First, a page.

Tuesday, October 28, 2008

Be Kind, Unwind

Sometimes I feel like the most magnificent failure ever as a parent. My daughter recently went to McDonald’s (EWWW!) to obtain some bit of chemical swill they pass for food (she refuses to eat healthy no matter what example I set or how much I hound her about the crap she puts in her body and the effect it will have eventually – youth is wasted on the young - can I have my AARP card now?) and when she returned, she told me a Mexican guy came up to her car and persistently begged for money while she was in the drive-thru. Her story was not narrated in a compassionate “I wish I could’ve helped him” tone, this was told in a completely indignant, angry “Why the hell are there so many illegals here and WTF business do they have accosting ME?!” Princess tone. :sigh: Who raised this kid?

I have to admit, I’m not wild about the thought of so many foreigners coming into our country and not playing by the same rules everyone else has to, but still having some benefit from our system. I also don’t agree with how they pop out babies one after the other when they can’t even feed the first one they had (although that happens plenty right here at home too). It’s certainly a drain on our nation.

However, when I expand my awareness beyond the details, these are still PEOPLE – they’re HUMAN. They get hungry and scared and need shelter and love just like the rest of us. Most are just trying to make a better life for themselves and their families. And how awful must it be where they come from that they’re willing to risk that kind of journey, and stoop to begging for food, because it’s better than where they were. Think about that. A lifestyle we avoid at all costs, the one viewed as bottom of the barrel – THAT is a step up from where these people lived.

Is that lazy? Is that contemptible? Is that not a shining example of hope, and the ultimate faith that the Universe will provide for you? Isn't it possible we could learn something from that?

Sure, I know the stereotype, and it becomes a stereotype for a reason. But it’s not everyone. And you have to give some benefit of the doubt at some point. Again, these are still HUMANS. There are always going to be those who fit the worst description our imaginations conjure, and then there are those that are truly trying to make a difference in their lives. How do you know which is which in the ten second interaction that takes place when someone asks you for a handout? You don’t. So give the benefit of the doubt. And even if you can’t offer anything more than a prayer for that person to have a better day tomorrow, BE KIND. That's all I wanted my daughter to be.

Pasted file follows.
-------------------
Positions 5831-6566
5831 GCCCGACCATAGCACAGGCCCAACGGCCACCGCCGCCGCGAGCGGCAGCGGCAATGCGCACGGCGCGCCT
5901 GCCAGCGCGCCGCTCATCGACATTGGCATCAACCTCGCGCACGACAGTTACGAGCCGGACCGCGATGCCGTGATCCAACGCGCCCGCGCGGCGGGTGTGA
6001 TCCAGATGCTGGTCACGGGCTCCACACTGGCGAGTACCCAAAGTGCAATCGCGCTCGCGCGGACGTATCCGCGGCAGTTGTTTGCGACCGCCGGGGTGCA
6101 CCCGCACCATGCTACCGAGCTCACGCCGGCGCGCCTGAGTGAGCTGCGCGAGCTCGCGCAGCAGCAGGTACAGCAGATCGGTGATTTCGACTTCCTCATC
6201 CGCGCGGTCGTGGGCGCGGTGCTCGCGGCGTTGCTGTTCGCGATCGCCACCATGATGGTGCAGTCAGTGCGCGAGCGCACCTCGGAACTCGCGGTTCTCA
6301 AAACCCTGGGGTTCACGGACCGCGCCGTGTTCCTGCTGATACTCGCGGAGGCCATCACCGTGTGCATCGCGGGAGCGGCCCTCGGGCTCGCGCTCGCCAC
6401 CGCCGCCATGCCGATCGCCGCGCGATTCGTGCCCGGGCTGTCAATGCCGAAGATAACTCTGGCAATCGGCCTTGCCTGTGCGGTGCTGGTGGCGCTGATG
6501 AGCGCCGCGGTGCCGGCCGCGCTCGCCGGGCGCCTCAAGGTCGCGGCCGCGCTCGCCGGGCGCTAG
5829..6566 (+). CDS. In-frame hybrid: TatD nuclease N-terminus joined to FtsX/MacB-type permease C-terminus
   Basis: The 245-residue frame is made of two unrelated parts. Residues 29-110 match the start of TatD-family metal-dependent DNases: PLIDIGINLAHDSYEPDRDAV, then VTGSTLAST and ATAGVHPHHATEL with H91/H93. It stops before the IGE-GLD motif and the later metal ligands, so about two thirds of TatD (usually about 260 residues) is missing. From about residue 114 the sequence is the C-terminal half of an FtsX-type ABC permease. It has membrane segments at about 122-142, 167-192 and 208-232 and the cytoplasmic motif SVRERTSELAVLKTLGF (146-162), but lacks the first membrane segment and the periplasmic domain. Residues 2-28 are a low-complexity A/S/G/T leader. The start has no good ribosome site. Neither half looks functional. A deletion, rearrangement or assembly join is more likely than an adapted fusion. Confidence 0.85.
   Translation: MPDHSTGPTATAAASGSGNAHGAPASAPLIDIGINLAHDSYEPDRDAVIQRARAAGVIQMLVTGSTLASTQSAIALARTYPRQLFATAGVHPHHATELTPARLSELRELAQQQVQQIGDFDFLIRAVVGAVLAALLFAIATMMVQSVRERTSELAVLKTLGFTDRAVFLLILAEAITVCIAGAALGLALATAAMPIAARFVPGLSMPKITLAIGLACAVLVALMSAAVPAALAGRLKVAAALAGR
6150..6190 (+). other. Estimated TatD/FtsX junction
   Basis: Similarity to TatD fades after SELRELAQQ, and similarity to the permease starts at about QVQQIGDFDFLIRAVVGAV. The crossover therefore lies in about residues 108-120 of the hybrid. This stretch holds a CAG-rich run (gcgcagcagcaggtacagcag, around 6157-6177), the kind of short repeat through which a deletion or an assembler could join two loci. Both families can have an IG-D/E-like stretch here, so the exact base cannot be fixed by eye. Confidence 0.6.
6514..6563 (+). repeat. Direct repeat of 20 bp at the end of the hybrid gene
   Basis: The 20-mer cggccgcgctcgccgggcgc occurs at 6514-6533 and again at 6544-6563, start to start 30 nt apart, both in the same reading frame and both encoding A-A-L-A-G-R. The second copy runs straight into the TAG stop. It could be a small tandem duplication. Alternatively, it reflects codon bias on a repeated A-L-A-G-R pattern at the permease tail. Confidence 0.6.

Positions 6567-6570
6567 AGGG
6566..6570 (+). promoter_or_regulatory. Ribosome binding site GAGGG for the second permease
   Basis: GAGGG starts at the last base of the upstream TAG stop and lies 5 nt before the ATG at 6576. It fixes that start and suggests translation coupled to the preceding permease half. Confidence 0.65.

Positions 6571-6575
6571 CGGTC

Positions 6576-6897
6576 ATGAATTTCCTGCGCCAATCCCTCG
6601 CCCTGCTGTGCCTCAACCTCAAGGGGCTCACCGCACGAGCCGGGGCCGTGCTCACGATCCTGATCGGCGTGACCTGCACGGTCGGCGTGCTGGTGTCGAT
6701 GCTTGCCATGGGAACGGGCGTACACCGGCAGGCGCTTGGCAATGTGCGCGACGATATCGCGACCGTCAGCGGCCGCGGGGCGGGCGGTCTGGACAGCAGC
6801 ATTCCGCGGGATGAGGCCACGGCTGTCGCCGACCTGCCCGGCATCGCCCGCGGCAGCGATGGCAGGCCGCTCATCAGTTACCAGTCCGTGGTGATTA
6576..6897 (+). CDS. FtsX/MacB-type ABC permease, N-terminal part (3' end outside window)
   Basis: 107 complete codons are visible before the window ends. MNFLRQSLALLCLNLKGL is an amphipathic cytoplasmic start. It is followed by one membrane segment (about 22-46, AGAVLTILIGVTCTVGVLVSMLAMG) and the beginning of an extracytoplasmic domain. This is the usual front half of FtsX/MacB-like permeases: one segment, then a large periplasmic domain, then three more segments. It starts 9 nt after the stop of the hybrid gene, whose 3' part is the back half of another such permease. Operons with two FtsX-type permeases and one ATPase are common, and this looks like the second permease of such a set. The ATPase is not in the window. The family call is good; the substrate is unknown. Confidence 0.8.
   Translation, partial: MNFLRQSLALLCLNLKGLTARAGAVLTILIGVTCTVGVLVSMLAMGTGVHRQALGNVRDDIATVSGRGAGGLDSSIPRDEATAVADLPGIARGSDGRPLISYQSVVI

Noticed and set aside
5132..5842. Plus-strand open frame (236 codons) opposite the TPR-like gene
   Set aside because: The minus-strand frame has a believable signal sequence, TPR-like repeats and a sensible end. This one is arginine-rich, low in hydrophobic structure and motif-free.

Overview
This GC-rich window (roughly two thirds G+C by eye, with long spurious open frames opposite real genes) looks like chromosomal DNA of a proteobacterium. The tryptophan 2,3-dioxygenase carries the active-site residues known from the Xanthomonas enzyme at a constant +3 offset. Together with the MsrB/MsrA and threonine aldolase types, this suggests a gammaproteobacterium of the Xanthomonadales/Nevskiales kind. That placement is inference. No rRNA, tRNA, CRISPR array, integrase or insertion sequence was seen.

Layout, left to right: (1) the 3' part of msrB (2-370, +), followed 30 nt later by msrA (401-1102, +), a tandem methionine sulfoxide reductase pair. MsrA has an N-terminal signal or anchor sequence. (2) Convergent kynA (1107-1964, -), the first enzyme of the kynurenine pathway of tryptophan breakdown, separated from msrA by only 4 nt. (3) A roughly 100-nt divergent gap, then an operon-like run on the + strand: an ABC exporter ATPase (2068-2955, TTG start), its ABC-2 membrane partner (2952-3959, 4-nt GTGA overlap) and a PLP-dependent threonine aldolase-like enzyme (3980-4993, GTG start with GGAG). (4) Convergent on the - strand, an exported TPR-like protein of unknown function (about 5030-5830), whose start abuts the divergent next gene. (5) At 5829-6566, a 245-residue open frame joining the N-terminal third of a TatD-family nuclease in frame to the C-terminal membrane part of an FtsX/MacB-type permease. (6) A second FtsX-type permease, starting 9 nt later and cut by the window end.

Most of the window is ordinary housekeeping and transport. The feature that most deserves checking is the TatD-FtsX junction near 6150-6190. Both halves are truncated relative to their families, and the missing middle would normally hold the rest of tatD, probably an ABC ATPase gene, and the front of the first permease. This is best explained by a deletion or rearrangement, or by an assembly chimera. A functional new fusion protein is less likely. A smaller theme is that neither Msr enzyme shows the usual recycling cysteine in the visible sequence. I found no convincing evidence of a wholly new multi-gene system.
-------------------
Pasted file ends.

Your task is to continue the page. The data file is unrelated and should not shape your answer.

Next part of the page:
So I heard Katy’s story, and in the moment I felt like I failed to pass on any compassion at all to her. I argued with her that these are still people, and on paper we’re not that far removed from the dude at her window when I’m down to $10 cash and don’t get paid for a week. She didn’t seem to care, and stubbornly stuck to her disgust. Ego – Open All Night! AAGGGHHH. Somehow I don’t feel I can write that off as naiveté as easily as the eating habits, and I’m not sure how to correct it now. I feel like I failed to impress upon her that yes, there may be cases where righteous indignation is appropriate (witness 8 years of Emperor Rove... I mean Bush... I mean Cheney), but that still doesn’t make it okay to treat someone less fortunate like dirt. Perhaps if more people felt this way, there would be less crime and poverty and bullshit going on in the world.

You know, in the past few days I’ve been worried I don’t have enough compassion. I’m often opinionated and come across cold or elitist about certain subjects. I’ve told my share of racial jokes (but I like to think I pick on everyone equally, like Carlos Mencia who touts himself as an "Equal Opportunity Offender"), and surely I feel like everyone should be pulling their own weight and/or cleaning up their own messes no matter what walk of life they come from. But under those cold, opinionated, ego-filled comments and diatribes, there is still Love. And sometimes people need a little help. None of us can exist completely alone because we are all intertwined - part of a Whole.

The good thing that came from her tale is my own gratitude. I look around my house and see there is food in the pantry, and electricity in my walls, and a clean bathroom, and an awesome bed to sleep in tonight, a computer connected to the internet, and so many things I don’t even look at every day because I don’t need them, and I’m like geez, even when I’m down to pennies in my bank account with creditors breathing down my neck, I’m a WORLD away from that guy. That guy would give anything to have my problems. And maybe I’m not the one to change his fortune, but I’m thankful he exists, and I'm even thankful he chose my daughter to bother (since it was harmless!), because it makes me grateful to be where I am. I just hope someday Katy sees the Light too.